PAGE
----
During the last couple of years, Dino Bićanić has become prominent among the young generation of Croatian artists due to his distinguished works marked by humour and irony. Through various media, from sculpture, installation, video to performance, Bićanić selects seemingly common everyday moments and makes them interesting by using simple and skilful twists. With such methods, he depicts the absurdities of contemporary society: from criticism of social network communication (Facebook, 2014), influence of mass media on everyday life to the cognition of linguistic constructs (Walls Have Ears, 2010) and humour that is hidden in mundane objects (Mosquitos, 2010).

With this exhibition entitled Good Days, Bad Days Dino Bićanić enters the field of autobiographical art. It is important to mention that his art mainly stems from the intuitive domain, so it is difficult to talk about artistic strategies. Nevertheless, his considerations, selection of medium and subject matter reveal a typical postmodernist approach, to the autobiographical work in this case, and open up numerous relevant subjects of contemporary art. To talk about the autobiographical in the case of Dino Bićanić does not mean including the classical biographical elements, but observing the methods this artist uses while researching his own mythologies through ludic distance. The title work is executed as a table drawn with a marker on a canvas, where the artist notes down good and bad days. Although this is the work created in real time, through the process of introspection and evaluation of his own condition, Bićanić never accentuates that. The fact that he could have lied to us (and created the work in five minutes) only emphasizes the true meaning of the work which is revealed at the time of the exhibition, i.e. the time when it is recognized and related to by the observer. Such procedure is typical of semiotic art created in combination of poststructuralist methods and the understanding that artwork is not closed, defined system. Series of portraits of Bićanić is created in the same manner. They were drawn by kids, as requested by the author. Bićanić has intentionally discarded the classical form of self-portrait due to its inevitable false objectivity and insistence on authenticity. Instead of controlled self-representation, he surrendered to the truthful critical children's eyes, replacing the role of an author with the one of the observer. Such method clearly depicts Bićanić's uncompromisingly honest and critical attitude. His approach to video is also very interesting. The author is not really focused on the laws and specific qualities of video as a medium, but rather uses it as a documentary form for recording his private performances or sections of everyday life that have the characteristics of a home video. Their true meaning is revealed only at the exhibition, as another documentation of a good or a bad day.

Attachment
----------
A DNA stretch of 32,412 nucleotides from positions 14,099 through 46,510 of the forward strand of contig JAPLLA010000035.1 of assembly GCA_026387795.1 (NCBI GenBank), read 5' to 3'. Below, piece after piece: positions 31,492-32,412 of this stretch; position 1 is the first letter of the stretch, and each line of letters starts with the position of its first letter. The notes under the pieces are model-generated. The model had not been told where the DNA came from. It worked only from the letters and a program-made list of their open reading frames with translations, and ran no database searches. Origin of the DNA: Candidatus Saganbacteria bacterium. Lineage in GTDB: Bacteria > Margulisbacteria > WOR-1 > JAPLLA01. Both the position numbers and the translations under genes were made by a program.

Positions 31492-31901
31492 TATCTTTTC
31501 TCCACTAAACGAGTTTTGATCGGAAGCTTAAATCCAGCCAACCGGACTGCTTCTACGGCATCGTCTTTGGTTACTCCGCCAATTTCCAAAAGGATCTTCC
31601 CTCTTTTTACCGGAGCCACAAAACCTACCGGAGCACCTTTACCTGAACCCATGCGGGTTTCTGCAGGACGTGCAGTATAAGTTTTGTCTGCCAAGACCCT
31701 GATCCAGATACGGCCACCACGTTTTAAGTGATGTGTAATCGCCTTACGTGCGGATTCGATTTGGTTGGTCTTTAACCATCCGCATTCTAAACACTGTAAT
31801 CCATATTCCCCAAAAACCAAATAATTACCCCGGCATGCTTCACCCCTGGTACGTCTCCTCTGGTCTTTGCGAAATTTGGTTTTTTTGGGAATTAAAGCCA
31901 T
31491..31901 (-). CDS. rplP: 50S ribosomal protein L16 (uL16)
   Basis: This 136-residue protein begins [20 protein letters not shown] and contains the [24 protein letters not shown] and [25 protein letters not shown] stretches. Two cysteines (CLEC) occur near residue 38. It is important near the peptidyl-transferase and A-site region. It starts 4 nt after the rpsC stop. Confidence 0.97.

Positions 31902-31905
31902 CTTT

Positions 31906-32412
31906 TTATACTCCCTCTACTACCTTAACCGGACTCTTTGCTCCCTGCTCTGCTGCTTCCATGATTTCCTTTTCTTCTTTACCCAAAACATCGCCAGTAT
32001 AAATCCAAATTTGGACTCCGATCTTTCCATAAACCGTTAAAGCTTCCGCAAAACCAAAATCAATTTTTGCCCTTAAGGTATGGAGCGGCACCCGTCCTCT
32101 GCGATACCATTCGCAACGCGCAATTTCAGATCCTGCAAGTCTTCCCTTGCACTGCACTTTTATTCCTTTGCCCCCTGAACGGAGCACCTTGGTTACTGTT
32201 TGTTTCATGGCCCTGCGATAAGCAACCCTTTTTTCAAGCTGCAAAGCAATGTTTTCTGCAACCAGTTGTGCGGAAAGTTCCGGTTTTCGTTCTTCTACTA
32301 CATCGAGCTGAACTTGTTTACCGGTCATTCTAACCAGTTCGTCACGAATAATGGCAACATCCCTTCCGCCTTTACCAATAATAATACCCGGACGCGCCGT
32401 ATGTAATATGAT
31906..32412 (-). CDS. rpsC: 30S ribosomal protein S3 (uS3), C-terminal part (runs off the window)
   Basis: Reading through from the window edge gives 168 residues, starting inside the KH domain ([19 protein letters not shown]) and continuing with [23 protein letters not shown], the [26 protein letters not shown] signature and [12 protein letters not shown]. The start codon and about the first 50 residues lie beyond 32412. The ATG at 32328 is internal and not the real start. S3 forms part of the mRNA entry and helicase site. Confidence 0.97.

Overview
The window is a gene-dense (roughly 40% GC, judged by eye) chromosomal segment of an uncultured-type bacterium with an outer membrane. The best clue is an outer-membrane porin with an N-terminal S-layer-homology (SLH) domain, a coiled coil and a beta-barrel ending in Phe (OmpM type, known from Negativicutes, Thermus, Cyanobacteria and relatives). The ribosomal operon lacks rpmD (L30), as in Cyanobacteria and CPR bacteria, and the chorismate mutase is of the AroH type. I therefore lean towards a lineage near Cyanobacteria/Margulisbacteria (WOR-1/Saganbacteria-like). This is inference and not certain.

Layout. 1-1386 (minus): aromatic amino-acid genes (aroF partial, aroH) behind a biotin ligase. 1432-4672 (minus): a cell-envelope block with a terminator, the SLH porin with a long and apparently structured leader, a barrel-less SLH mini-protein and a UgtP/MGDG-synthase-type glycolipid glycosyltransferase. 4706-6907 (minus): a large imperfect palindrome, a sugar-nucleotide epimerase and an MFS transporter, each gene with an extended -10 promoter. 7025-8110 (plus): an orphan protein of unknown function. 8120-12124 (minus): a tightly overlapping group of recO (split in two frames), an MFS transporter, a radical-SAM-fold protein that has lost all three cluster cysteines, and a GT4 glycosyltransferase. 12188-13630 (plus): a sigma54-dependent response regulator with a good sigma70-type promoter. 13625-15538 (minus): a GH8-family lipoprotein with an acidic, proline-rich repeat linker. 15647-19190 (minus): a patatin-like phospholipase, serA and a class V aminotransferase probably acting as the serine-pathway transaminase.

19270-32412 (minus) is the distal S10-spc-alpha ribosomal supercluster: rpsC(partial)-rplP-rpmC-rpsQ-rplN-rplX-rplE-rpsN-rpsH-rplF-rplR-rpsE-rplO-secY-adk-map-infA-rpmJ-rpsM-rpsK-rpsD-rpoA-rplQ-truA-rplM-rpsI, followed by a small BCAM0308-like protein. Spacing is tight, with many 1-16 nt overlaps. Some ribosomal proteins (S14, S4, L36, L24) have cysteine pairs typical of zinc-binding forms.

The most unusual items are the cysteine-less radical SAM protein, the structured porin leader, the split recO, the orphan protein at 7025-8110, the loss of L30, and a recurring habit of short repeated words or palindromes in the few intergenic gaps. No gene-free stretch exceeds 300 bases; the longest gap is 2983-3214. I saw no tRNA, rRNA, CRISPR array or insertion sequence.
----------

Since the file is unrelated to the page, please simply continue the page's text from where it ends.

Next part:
The work entitled This is Not My World is a direct quote of a work by Željko Jerman created in 1976. Jerman's statement is by far his best known work that has been reproduced, quoted and interpreted numerous times over the years. Jerman has created his work by using chemicals on a role of photographic paper, thus nullifying the essence of photography as a medium. Bićanić creates his inscription using adhesive tape on a wall, in a bitmap font typically used in early computer systems. New possibilities of interpretation emerge – which world is nullified – virtual, real or art world? The decision lies again in the hands of the observer. Openness to the observer is the quality that is inherent in all of Bićanić's works, regardless of the medium or subject matter. Perhaps the artist's secret lays in the fact that communication is always easier when it holds a certain amount of humour, self irony and seeming ease, but they appear to be only traps for further possibilities of examination and interpretation.

Jasminka Babić

Dino Bićanić (1980. Bihać, BiH) graduated from the School of Fine Arts in Split, and in 2007 from the Sculpture Department of the Arts Academy in Split, class of prof. Kažimir Hraste. He has been exhibiting at solo and group exhibitions from 2006. He is the recipient of one of three equal awards of last year's 39th Split Salon. He lives and works in Hvar.